This is important

I was lucky to admire this amazing view on Saturday while eating a Japanese green tea noodle salad for lunch with DD.

We nestled on an overgrown grassy verge to avoid other amblers. I wish I could spend a few minutes every day looking at the sea. It soothes my soul in these frustrating, meh times.

And we had some company … DD took the cool photos of the cockatoos and I stole them from his phone. He has quite the eye.

I also devised a plan to get my reluctant offspring outdoors over the weekend – a bushwalk that’s within 5km of our house and has a secret beach.

The youngest wasn’t too hard to convince, but the eldest still has finishing touches to put on his DT and Visual Arts major works and begged off.

The youngest brought along her bikini, but there was a sign saying the water was too polluted for swimming. She was very disappointed.

We did 10,000 steps, which half killed me. Actually, the youngest showed me the Health app on my phone afterwards, which revealed I actually did 28,000 steps on Sunday and 32,000 steps the previous Sunday (both were four walks days). No wonder I’m exhausted.

I was so glad to get the youngest out in the fresh air. Someone shared this letter from a principal in the Blacktown LGA on social media over the weekend, regarding the extended school lockdowns. It’s about primary schoolers, but I reckon the overarching message fits for kids of all ages.

Dear Parents,

You might be inclined to create a minute-by-minute schedule for your kids. You have high hopes of hours of learning, including online activities, science experiments, and book reports. You’ll limit technology until everything is done! But here’s the thing …

Our kids are just as scared as we are right now. Our kids not only can hear everything that is going on around them, but they feel our constant tension and anxiety. They have never experienced anything like this before. Although the idea of being off of school for weeks sounds awesome, they are probably picturing a fun time like summer break, not the reality of being trapped at home and not seeing their friends.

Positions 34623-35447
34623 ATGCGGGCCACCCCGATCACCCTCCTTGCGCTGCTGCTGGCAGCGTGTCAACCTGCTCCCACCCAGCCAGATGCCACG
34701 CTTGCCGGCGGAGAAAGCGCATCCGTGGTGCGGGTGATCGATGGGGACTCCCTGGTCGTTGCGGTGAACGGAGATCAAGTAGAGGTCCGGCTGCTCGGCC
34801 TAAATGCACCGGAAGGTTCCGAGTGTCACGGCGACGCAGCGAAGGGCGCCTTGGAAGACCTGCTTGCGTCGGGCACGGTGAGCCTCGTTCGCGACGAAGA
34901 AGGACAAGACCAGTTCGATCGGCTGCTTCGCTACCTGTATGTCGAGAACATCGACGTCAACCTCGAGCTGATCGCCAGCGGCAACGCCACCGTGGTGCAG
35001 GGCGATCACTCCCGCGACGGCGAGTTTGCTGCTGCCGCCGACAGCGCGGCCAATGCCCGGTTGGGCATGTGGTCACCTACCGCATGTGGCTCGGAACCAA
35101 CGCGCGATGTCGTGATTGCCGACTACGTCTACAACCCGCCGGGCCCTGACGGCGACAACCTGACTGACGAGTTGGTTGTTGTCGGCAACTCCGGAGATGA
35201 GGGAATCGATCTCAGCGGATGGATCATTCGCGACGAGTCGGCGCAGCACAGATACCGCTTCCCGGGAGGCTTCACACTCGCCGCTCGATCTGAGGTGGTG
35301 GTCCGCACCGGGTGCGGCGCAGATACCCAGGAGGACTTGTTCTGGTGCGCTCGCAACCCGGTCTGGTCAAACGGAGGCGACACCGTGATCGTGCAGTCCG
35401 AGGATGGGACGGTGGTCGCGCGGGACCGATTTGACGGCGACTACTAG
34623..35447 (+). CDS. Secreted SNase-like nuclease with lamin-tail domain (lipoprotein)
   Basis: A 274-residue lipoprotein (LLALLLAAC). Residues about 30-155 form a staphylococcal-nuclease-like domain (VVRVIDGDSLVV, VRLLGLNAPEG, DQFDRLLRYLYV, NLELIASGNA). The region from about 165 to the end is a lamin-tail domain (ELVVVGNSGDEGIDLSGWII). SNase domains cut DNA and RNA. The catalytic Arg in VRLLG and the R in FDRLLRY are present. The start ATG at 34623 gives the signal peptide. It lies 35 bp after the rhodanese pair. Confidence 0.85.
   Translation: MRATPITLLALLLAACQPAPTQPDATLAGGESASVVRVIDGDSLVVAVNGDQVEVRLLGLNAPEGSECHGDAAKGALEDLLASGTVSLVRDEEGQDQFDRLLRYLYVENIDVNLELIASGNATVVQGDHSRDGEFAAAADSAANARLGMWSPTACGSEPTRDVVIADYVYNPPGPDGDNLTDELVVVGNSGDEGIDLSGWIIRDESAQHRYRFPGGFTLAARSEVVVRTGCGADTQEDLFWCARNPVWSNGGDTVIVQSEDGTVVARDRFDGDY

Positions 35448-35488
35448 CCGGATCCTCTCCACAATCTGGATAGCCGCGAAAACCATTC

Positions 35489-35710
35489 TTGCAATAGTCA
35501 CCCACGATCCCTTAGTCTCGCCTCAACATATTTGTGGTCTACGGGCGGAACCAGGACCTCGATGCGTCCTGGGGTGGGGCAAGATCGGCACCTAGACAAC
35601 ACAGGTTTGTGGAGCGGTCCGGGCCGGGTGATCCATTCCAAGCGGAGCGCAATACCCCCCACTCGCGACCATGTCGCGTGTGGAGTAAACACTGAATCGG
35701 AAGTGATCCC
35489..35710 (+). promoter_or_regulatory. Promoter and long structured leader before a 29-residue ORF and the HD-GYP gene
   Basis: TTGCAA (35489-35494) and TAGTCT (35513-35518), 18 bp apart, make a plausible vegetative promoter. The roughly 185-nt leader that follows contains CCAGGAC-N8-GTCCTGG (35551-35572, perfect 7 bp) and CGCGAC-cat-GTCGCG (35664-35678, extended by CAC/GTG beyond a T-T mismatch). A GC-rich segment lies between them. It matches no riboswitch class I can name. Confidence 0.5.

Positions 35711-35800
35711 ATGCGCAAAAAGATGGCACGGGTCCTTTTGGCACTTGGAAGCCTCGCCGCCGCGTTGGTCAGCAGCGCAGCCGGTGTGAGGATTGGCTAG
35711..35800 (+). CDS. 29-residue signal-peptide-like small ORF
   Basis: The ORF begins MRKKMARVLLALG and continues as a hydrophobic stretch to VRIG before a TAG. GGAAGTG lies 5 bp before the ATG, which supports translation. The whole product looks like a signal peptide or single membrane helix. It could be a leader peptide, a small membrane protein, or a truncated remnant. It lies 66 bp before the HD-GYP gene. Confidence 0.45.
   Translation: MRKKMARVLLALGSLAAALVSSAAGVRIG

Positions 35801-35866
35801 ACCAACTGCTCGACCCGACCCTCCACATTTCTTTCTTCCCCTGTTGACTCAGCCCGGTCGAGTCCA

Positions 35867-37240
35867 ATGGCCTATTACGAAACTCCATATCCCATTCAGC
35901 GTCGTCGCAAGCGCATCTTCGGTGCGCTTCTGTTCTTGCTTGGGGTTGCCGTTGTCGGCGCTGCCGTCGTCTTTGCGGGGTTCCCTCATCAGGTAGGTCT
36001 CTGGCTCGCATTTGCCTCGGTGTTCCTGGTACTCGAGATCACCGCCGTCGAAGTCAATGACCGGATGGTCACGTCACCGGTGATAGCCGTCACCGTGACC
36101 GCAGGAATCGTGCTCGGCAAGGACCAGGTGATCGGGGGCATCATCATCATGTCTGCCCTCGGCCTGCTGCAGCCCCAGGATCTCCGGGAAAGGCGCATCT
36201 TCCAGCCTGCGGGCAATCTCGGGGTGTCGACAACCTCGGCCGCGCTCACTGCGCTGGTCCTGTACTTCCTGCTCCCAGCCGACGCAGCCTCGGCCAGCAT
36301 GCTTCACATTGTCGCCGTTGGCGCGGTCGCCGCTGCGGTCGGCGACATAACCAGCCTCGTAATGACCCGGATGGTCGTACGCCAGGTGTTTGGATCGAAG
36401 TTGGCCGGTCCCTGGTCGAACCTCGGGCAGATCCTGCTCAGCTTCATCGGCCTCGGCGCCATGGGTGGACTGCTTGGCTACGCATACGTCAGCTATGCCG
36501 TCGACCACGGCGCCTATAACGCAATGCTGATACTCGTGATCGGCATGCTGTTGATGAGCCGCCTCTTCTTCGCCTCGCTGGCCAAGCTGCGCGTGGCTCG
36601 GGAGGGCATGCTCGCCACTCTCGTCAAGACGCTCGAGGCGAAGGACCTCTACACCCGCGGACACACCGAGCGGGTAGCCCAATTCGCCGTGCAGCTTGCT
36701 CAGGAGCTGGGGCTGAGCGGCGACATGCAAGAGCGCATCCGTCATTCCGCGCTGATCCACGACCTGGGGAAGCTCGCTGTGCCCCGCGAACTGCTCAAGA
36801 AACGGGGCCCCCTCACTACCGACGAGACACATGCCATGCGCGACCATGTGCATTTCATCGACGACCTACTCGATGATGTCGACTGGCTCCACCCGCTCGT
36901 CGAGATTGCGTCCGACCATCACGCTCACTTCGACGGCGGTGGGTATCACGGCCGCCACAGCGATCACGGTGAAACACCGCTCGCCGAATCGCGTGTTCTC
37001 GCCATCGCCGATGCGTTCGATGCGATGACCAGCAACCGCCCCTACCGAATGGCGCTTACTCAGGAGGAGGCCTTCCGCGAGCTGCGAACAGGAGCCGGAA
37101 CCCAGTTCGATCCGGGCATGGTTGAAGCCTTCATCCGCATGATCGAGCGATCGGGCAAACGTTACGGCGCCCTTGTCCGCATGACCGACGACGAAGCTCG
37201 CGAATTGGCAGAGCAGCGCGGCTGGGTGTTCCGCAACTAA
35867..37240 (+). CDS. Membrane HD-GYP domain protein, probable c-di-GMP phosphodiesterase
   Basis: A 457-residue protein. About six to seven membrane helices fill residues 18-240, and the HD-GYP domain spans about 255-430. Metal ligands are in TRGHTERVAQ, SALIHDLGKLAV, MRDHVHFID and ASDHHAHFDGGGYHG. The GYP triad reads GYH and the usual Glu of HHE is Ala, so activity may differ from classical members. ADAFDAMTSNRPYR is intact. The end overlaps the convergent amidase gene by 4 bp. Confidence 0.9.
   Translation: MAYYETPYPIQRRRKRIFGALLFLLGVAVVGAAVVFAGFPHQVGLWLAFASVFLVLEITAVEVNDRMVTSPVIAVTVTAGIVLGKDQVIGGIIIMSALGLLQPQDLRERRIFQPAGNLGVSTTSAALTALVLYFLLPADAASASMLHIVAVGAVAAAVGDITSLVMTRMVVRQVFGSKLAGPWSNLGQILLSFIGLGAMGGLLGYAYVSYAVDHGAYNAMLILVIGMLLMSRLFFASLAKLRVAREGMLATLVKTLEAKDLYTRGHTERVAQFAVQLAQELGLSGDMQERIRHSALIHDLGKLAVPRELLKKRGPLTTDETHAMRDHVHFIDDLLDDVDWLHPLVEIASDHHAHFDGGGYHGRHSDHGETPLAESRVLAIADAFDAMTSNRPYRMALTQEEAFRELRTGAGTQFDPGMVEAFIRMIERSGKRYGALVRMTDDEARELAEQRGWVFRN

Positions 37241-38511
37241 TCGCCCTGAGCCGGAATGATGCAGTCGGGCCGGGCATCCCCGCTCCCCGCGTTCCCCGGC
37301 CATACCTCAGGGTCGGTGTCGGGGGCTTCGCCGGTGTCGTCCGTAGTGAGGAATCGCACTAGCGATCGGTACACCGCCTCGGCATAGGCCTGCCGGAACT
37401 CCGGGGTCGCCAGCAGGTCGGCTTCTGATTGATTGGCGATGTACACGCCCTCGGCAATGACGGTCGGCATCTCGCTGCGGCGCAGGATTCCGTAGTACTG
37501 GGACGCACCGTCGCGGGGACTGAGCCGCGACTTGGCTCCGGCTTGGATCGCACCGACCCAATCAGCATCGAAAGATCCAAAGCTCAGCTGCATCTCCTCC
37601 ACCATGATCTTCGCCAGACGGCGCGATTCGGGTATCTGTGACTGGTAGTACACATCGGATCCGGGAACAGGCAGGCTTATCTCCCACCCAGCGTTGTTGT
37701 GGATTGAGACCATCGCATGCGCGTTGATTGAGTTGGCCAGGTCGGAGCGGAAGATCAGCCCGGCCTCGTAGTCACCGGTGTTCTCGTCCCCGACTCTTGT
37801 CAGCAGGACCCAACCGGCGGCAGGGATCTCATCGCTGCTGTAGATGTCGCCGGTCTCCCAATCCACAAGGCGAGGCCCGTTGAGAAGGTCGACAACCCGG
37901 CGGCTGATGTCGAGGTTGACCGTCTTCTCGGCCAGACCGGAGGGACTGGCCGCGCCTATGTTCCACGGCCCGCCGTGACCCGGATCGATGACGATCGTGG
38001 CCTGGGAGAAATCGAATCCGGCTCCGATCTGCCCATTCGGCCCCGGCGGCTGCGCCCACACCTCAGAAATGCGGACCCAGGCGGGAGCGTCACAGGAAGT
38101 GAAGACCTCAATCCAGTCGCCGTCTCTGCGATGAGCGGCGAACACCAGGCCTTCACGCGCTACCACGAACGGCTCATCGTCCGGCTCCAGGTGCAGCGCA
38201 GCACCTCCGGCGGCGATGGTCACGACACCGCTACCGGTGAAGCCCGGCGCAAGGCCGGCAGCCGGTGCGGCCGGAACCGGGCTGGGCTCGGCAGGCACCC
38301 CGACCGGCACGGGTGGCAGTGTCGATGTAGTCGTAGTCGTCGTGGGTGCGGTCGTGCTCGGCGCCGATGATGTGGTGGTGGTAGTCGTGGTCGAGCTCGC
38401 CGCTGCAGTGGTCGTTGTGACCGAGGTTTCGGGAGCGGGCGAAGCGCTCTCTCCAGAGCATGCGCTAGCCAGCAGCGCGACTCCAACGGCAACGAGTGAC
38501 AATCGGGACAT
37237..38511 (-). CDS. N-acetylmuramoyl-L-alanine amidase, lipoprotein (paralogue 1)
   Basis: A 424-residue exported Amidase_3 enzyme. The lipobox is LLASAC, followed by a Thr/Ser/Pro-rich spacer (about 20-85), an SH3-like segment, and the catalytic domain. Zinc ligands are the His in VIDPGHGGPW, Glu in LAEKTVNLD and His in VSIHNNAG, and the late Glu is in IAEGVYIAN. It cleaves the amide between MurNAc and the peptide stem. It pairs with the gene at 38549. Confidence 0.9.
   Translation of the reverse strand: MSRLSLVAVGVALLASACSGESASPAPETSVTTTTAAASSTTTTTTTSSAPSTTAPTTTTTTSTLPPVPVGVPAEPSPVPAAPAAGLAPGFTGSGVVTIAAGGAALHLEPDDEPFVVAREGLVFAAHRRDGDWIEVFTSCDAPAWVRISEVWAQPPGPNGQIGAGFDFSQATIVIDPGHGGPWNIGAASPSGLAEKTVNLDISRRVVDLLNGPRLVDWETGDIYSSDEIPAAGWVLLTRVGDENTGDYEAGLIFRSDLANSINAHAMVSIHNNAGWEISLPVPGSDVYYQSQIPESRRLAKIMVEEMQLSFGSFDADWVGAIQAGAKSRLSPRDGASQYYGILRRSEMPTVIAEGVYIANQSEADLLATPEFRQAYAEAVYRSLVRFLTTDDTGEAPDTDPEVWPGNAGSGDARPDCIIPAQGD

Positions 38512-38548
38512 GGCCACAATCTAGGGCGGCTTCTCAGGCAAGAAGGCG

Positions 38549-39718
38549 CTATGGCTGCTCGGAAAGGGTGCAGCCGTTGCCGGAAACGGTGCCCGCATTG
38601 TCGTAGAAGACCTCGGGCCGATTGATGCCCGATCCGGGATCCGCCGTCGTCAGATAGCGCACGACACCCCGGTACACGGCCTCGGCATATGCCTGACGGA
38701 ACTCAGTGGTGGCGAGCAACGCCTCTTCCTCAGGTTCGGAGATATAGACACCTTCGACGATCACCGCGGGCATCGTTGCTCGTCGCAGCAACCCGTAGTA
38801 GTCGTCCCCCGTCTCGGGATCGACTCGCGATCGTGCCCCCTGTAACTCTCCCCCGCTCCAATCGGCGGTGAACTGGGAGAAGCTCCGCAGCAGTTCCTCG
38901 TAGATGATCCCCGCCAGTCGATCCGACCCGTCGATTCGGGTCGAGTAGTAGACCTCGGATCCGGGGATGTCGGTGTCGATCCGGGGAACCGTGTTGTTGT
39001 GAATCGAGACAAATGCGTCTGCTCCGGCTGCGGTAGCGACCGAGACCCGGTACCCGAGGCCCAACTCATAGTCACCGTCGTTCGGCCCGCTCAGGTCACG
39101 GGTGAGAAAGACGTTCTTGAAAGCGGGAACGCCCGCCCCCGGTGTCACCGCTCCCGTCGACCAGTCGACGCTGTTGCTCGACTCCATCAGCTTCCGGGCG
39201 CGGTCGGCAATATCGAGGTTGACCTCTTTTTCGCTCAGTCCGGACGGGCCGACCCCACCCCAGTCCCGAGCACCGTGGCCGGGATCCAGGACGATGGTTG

Over the coming weeks, you will see an increase in behaviour issues with your kids. Whether it’s anxiety, or anger, or protest that they can’t do things normally – it will happen. You’ll see more meltdowns, tantrums, and oppositional behaviour in the coming weeks. This is normal and expected under these circumstances.

What kids need right now is to feel comforted and loved. To feel like it’s all going to be ok. And that might mean that you tear up your perfect schedule and love on your kids a bit more. Play outside and go on walks. Bake cookies and paint pictures. Play board games and watch movies. Do a science experiment together or find virtual field trips of the zoo. Start a book and read together as a family. Snuggle under warm blankets and do nothing.

Don’t worry about them regressing in school. Every single kid is in this boat and they all will be ok. When we are back in the classroom, we will all course correct and meet them where they are. Teachers are experts at this! Don’t pick fights with your kids because they don’t want to do maths. Don’t scream at your kids for not following the schedule. Don’t mandate 2 hours of learning time if they are resisting it.

If I can leave you with one thing, it’s this: at the end of all of this, your kids’ mental health will be more important than their academic skills. And how they felt during this time will stay with them long after the memory of what they did during those weeks is long gone. So, keep that in mind, every single day.

I think getting outdoors is a big part of the mental health picture for the kids … and me … during these constrained times.

How was your weekend?

PS Speaking of important, did you see 60 Minutes last night? The entire show was devoted to Kathleen Folbigg. I don’t have the channels tuned on my TV, so I watched it at DD’s place and didn’t get home until after my bedtime. I’ll blog about it properly tomorrow.

Song of the day: Boom Crash Opera “Get out of the house”

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